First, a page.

Old 04-12-2012, 11:32 AM   #7
knudfl
LQ 5k Club
 
Registered: Jan 2008
Location: Copenhagen, DK
Distribution: pclos2016, Slack14.1 Deb Jessie, + 50+ other Linux OS, for test only.
Posts: 16,301

Rep: Reputation: 3168Reputation: 3168Reputation: 3168Reputation: 3168Reputation: 3168Reputation: 3168Reputation: 3168Reputation: 3168Reputation: 3168Reputation: 3168Reputation: 3168
'ls -l' and 'du -sb' will show the package size = compressed size.


'rpm -qip' will get the information about "installed size",
i.e. the size of the uncompressed files in the package.

.
 
1 members found this post helpful.
Old 04-12-2012, 11:42 AM   #8
TedHornsby84
Member
 
Registered: Mar 2010
Location: Oak Cliff, TX
Distribution: Gentoo
Posts: 35

Rep: Reputation: 2
Just wanted to add that adding '-h' to the 'ls -l' command, as in

Code:
ls -lh
The file sizes will be given in a human-readable format instead of in bytes. I've found it's much easier to read something like "34.6M" instead of "34602128"
 
Old 04-16-2012, 02:24 AM   #9
pradiptart
Member
 
Registered: Sep 2007
Posts: 102

Original Poster
Rep: Reputation: 12
Thanks all,for your valuable reply

knudfl - Thanks for your reply,It is helpful for me.but can u say how to check it is correct or not,
I have uncompresed using the following command but not able to find out the exact size.

rpm2cpio xyz.rpm | cpio -ivd

I have used this command and uncompressed the rpm file,and then use the ls command to see the size but it also not giving the size mentioned in the Size attribute of rpm file.so can u say how check it the size after uncommpress the rpm file.
Thanks
 
Old 04-16-2012, 04:56 AM   #10
Satyaveer Arya
Senior Member
 
Registered: May 2010
Location: Palm Island
Distribution: RHEL, CentOS, Debian, Oracle Solaris 10
Posts: 1,415

Rep: Reputation: 305Reputation: 305Reputation: 305Reputation: 305
Quote:
I have used this command and uncompressed the rpm file,and then use the ls command to see the size but it also not giving the size mentioned in the Size attribute of rpm file.so can u say how check it the size after uncommpress the rpm file.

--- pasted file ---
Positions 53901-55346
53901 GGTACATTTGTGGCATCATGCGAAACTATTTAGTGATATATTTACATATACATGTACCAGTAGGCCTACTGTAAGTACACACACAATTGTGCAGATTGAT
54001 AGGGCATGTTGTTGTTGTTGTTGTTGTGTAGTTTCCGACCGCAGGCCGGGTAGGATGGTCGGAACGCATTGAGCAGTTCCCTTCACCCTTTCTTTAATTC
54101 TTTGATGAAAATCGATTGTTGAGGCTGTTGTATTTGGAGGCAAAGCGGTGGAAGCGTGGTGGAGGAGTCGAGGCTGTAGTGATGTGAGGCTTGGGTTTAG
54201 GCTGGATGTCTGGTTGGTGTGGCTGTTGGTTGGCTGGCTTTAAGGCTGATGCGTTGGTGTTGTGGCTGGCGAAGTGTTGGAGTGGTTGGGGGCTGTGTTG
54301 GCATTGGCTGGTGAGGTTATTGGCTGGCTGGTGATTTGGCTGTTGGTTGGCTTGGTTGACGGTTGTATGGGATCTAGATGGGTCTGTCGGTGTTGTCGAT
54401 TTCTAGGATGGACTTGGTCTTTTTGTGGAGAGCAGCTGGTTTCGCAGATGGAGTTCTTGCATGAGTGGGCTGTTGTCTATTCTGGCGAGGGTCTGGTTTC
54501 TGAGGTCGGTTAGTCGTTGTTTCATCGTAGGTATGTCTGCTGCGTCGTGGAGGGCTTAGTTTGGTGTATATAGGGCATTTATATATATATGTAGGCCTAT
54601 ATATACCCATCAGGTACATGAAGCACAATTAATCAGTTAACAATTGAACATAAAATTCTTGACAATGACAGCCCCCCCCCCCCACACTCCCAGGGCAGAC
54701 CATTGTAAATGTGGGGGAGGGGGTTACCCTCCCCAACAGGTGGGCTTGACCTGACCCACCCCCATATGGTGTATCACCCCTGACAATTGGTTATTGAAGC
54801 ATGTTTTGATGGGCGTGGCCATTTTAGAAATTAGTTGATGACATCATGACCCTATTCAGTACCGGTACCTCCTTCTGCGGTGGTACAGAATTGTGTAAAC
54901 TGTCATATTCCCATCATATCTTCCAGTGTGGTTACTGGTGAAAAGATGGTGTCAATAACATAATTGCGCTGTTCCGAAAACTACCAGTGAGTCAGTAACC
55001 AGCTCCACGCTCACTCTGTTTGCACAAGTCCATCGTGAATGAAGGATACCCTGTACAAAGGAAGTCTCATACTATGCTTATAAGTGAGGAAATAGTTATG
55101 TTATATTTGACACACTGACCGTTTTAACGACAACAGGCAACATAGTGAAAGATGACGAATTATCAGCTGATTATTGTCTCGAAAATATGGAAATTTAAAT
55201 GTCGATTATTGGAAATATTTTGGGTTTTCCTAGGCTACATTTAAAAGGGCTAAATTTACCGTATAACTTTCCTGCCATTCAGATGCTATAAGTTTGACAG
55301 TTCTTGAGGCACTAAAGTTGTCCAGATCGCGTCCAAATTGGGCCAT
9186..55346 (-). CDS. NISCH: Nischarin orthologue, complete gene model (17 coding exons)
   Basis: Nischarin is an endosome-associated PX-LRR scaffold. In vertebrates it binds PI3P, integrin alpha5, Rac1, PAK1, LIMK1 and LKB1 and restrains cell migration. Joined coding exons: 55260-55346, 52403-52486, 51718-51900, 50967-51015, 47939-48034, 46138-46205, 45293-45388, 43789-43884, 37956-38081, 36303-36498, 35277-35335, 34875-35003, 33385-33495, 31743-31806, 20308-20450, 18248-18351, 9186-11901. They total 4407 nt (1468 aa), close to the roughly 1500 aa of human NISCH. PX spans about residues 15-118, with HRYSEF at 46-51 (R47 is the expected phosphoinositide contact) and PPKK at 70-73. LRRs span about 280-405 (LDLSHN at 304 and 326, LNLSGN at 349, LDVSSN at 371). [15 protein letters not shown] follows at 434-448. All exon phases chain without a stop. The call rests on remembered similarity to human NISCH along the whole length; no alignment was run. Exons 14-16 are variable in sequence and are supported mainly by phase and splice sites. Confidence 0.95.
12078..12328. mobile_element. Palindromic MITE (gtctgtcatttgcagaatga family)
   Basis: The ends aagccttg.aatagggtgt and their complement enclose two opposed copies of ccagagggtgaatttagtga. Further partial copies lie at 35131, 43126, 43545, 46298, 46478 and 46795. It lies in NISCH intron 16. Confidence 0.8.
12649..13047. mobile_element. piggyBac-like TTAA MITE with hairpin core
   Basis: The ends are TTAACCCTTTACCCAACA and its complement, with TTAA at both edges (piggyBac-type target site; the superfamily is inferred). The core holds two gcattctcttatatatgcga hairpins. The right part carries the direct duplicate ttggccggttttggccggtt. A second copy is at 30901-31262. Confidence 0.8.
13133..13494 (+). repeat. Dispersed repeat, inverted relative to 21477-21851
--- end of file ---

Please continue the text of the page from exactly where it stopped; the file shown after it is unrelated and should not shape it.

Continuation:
You mean to say you want to check the size of each and every file of that uncompressed rpm, right? If it is so, then execute
du -sh * command, will give you size of each and every file of uncompressed rpm.
 
Old 04-16-2012, 05:54 AM   #11
knudfl
LQ 5k Club
 
Registered: Jan 2008
Location: Copenhagen, DK
Distribution: pclos2016, Slack14.1 Deb Jessie, + 50+ other Linux OS, for test only.
Posts: 16,301

Rep: Reputation: 3168Reputation: 3168Reputation: 3168Reputation: 3168Reputation: 3168Reputation: 3168Reputation: 3168Reputation: 3168Reputation: 3168Reputation: 3168Reputation: 3168
man du : http://www.manpagez.com/man/1/du/


cd <folder-with-uncompressed-files>/ && du -k
... Displays block counts in 1024-byte (1-Kbyte) blocks.

Or : Highlight / 'Select all' in your File Manager : kB will be shown.

Or : tar -cf files.tar <folder-with-uncompressed-files>/
→ The size of the tar package is the total of all the files.

.
 
  


Reply


Thread Tools Search this Thread
Search this Thread:

Advanced Search

Posting Rules
You may not post new threads
You may not post replies
You may not post attachments
You may not edit your posts

BB code is On
Smilies are On
[IMG] code is Off
HTML code is Off



Similar Threads
Thread Thread Starter Forum Replies Last Post
php module size, build vs rpm sopiaz57 Linux - Server 3 10-09-2011 08:24 AM
How to find the size of RPM in CentOS? your_shadow03 Linux - Newbie 1 01-08-2010 06:25 AM
find the file size jadeddog Programming 6 07-07-2008 07:01 PM
how does pixel aspect relate to frame size in mplayer/how do you find vid frame size? BrianK Linux - General 3 10-31-2007 01:08 PM
rpm query size? lf412 Linux - Newbie 3 03-04-2003 12:52 AM


All times are GMT -5. The time now is 03:13 AM.

Main Menu
Advertisement
My LQ
Write for LQ
LinuxQuestions.org is looking for people interested in writing Editorials, Articles, Reviews, and more. If you'd like to contribute content, let us know.
Main Menu
Syndicate
RSS1  Latest Threads
RSS1  LQ News
Twitter: @linuxquestions
Facebook: linuxquestions Google+: linuxquestions
Open Source Consulting | Domain Registration